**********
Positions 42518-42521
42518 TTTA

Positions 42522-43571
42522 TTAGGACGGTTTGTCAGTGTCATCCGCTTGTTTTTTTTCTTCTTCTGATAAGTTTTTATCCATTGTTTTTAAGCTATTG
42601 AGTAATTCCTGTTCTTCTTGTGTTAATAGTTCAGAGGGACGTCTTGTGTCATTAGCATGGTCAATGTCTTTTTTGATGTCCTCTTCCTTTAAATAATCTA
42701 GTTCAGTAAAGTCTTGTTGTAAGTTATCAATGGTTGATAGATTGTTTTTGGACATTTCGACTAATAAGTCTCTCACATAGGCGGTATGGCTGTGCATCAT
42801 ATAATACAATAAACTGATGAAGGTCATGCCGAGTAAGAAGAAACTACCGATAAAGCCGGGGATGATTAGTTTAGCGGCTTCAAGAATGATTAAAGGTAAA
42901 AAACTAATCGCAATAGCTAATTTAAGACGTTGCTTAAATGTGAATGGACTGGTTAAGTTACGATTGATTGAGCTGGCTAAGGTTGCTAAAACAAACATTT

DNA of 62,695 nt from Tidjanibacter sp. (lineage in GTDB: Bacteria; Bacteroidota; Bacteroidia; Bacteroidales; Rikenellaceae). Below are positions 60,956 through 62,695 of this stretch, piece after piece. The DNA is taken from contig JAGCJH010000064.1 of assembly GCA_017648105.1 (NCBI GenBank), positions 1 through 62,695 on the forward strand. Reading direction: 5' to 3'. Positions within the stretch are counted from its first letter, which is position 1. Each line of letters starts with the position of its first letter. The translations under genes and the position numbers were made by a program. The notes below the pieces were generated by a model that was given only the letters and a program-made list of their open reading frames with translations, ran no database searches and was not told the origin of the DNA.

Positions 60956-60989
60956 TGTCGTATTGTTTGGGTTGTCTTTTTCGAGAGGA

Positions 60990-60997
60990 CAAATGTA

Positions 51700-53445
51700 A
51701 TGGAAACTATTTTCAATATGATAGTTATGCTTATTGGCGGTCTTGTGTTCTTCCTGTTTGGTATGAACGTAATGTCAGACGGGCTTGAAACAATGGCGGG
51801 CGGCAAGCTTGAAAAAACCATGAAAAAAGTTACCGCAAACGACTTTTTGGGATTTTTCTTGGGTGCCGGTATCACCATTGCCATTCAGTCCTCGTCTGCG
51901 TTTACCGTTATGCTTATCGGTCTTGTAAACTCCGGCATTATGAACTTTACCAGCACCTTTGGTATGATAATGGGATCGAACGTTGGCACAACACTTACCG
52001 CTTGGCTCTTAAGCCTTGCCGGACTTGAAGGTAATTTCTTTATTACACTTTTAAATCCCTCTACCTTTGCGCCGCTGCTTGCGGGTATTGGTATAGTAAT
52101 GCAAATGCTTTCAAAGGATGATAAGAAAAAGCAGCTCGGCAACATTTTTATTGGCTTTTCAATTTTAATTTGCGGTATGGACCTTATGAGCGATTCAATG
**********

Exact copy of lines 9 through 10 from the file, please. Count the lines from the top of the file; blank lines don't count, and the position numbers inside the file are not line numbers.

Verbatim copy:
DNA of 62,695 nt from Tidjanibacter sp. (lineage in GTDB: Bacteria; Bacteroidota; Bacteroidia; Bacteroidales; Rikenellaceae). Below are positions 60,956 through 62,695 of this stretch, piece after piece. The DNA is taken from contig JAGCJH010000064.1 of assembly GCA_017648105.1 (NCBI GenBank), positions 1 through 62,695 on the forward strand. Reading direction: 5' to 3'. Positions within the stretch are counted from its first letter, which is position 1. Each line of letters starts with the position of its first letter. The translations under genes and the position numbers were made by a program. The notes below the pieces were generated by a model that was given only the letters and a program-made list of their open reading frames with translations, ran no database searches and was not told the origin of the DNA.

Positions 60956-60989